Trance | Theater Critic's Choice | Chicago Reader
comment

Trance

Playwright David Hauptschein's metaphors have fangs, claws, razors, and blades. His refined and condensed version of Trance, first presented last fall, disembowels the American dream by slicing up the luckless Fleegler family, who hope to strike it rich selling pencils with fortunes tucked under their erasers. First, though, they'll have to stop tearing one another to shreds. Miraculously Hauptschein crafts this blacker-than-black tragicomedy without a trace of malice, opting instead for limitless empathy and crooked humor. Director Dan Sauer has a hard time wresting the play from the trap of naturalism, which the Red Orchid Theatre's intimate space unfortunately invites, and occasionally his production whimpers when it should bang. But he draws performances from the original cast that are even more riveting than they were the first time around (newcomer Sharon Göpfert integrates her role seamlessly). The ending still seems pulled from shallow left field, as Hauptschein tries to transform his psychological family nightmare into a sociopolitical allegory. But even in digression his choices are unsparing. A late-night offering, Trance requires serious commitment from its audience--if only half the plays in town demanded as much. A Red Orchid Theatre, 1531 N. Wells, 769-6136. Through July 20: Friday-Saturdays, 11 PM. $8.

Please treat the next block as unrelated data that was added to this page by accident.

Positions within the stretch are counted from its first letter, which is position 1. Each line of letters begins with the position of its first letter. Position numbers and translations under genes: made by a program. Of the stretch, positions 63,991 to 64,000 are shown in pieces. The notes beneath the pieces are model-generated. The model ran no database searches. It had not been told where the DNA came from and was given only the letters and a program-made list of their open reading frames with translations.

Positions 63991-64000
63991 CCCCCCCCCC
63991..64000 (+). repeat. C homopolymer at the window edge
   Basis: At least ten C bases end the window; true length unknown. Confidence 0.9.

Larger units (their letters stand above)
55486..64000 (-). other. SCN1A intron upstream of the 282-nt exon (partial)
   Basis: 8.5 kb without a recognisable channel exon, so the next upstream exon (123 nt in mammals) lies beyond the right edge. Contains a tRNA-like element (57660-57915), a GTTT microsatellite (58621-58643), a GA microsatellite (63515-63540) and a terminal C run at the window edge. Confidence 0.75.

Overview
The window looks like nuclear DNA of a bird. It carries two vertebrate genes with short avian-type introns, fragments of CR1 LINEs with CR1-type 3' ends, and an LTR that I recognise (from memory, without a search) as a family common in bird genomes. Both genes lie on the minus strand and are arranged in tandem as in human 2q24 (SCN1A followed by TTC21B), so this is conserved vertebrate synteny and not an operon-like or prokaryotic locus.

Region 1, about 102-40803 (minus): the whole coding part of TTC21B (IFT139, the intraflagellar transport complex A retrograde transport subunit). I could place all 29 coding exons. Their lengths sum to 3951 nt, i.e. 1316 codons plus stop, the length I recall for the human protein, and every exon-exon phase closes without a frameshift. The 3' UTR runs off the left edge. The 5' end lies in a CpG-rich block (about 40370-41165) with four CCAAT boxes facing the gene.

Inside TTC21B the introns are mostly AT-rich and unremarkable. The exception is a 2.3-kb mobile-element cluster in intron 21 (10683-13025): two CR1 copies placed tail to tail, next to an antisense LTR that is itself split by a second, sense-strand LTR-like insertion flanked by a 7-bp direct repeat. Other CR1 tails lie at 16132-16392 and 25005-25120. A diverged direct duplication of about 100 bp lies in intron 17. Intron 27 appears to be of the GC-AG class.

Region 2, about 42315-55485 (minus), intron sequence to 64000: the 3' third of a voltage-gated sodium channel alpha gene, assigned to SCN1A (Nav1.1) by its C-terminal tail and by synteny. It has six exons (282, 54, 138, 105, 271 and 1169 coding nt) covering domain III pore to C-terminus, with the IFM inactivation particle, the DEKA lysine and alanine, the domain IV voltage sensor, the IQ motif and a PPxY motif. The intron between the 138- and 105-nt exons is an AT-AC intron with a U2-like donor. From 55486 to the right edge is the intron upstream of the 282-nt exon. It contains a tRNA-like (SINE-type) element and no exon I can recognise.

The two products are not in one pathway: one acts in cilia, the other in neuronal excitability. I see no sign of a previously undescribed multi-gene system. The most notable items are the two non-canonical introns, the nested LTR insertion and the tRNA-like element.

--Justin Hayford

Art accompanying story in printed newspaper (not available in this archive): Photo by Lara Furniss.

Add a comment